Bonsai trees

Bending and shaping the branches of a Bonsai

Wiring is a very important technique used to train and style Bonsai trees. By wrapping wire around the branches of a tree you can bend and reposition the branches to your liking. It takes a few months before the branches are set in their new position(s).

Wiring Bonsai video

When should I apply wire?

Most tree species can be wired at any time of the year. Deciduous trees however are much easier to wire in late winter due to the absence of leaves. Be attentive when applying wire during the growing season as branches grow thick quite fast, which can result in ugly scars from the wire cutting into the bark. Check on your tree regularly and make sure to remove the wire on time.

Types of wire

There are two kinds of wire that can be used for Bonsai: Anodized aluminum and annealed copper. Aluminum wire is better when used for deciduous species, while the harder copper wire is best for conifers and pines. However, If you're a beginner we advise you to use the anodized aluminum wire. It is easier to work with and sold in most online Bonsai stores.

Wire is available in sizes from 1-8mm thick (gauges 20 to 2). There is no need to purchase every available wire gauge. We suggest starting with; 1mm, 1.5mm, 2.5mm, and 4mm thick wires. When wiring thick branches we recommended wrapping them with raffia soaked in water first, to protect the branches from being damaged by the wire when shaping. Raffia is a palm fiber that's available in most garden supply centers.

Copper bonsai wire
Copper wire.
Aluminum Bonsai wire
Aluminum wire.

How to wire a Bonsai tree

Wiring can be a tricky technique to master. Whenever possible, wire two branches of similar thickness near each other using a single piece of wire. This technique is known as 'double-wiring' and it provides more support for both branches. The remaining branches should be wired separately using single-wiring. Make sure to wire all the branches you intend on shaping before actually bending them. When wiring an entire Bonsai tree, work from the trunk to the primary branches, and then start wiring the secondary branches. As a rule of thumb, use wires that are 1/3 of the thickness of the branch you are wiring. The wire should be thick enough to hold the branch in its new position.

We will discuss both double and single wiring techniques in more detail now, and we'll cover how to safely bend the wired branches at the end of this section. Follow this step-by-step guide, and be sure to use the right wire and Bonsai tools.

Wiring a Bonsai tree illustration
Wiring a Bonsai tree illustration, click to enlarge! Try to wire two branches with a single piece of wire, and try to avoid crossing wires whenever possible. This illustration provides a general guideline, but keep in mind that every tree is different.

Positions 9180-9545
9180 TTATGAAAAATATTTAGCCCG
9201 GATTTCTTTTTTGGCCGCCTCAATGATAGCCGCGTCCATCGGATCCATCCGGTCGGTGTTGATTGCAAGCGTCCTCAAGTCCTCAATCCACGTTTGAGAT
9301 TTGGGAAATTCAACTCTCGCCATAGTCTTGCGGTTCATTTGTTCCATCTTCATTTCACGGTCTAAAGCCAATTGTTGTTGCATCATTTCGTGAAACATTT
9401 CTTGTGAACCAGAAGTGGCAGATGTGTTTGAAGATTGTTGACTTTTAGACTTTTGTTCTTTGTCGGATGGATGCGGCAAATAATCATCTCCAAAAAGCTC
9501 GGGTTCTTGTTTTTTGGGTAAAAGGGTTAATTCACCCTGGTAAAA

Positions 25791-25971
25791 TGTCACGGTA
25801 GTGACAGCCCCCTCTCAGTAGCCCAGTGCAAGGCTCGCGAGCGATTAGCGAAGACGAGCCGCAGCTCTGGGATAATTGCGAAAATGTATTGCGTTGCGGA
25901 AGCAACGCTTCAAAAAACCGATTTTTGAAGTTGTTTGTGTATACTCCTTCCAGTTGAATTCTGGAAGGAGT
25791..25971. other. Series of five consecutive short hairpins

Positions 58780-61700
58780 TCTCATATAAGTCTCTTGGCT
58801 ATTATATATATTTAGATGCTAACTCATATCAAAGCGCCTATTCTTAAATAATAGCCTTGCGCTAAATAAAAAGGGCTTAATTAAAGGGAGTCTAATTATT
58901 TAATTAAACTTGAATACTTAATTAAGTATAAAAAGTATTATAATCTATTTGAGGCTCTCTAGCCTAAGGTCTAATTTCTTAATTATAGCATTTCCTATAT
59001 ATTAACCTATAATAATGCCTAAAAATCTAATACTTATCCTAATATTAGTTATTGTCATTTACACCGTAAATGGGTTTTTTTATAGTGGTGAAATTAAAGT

Bending the wired branches

Once the entire tree is wired, you can begin bending and repositioning the branches. Hold the outside of the branch you want to bend with your fingers and bend the branch from the inside of the curve with your thumbs. it's important to apply force on the inside of the branch to reduce the risk of splitting. When the branch is positioned where you want it, refrain from moving it. Repeated bending will likely damage the branch. Try to bend straight sections of branches slightly to make them look more natural.


Guy-wiring is a method of bending branches downwards when they are too thick, old, or brittle to be bent with coiled wire. Be sure to anchor your guy-wires on sturdy points such as a strong surface root, a strong branch, or even the pot. The guy wire is usually a thin (1mm) wire. Make sure to protect the branch with a small piece of rubber or plastic as the wire will put a considerable amount of force on it, also see the step-by-step guide below for more detail.


It's important to keep a watchful eye on the tree during the growing season so the wires don't damage your tree. Branches will grow around the wires in 1-4 months, depending on how fast the tree grows, damaging the bark and leaving permanent scars. Make sure you remove the wires before they start digging into the bark. When removing wiring, it's best to cut the wire at every turn. Do not try to recycle wire by unwinding it off of the branches. Unwinding will most likely damage the tree.

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Key take-away

Wiring is a tricky technique to master. Practice and you will get better at it!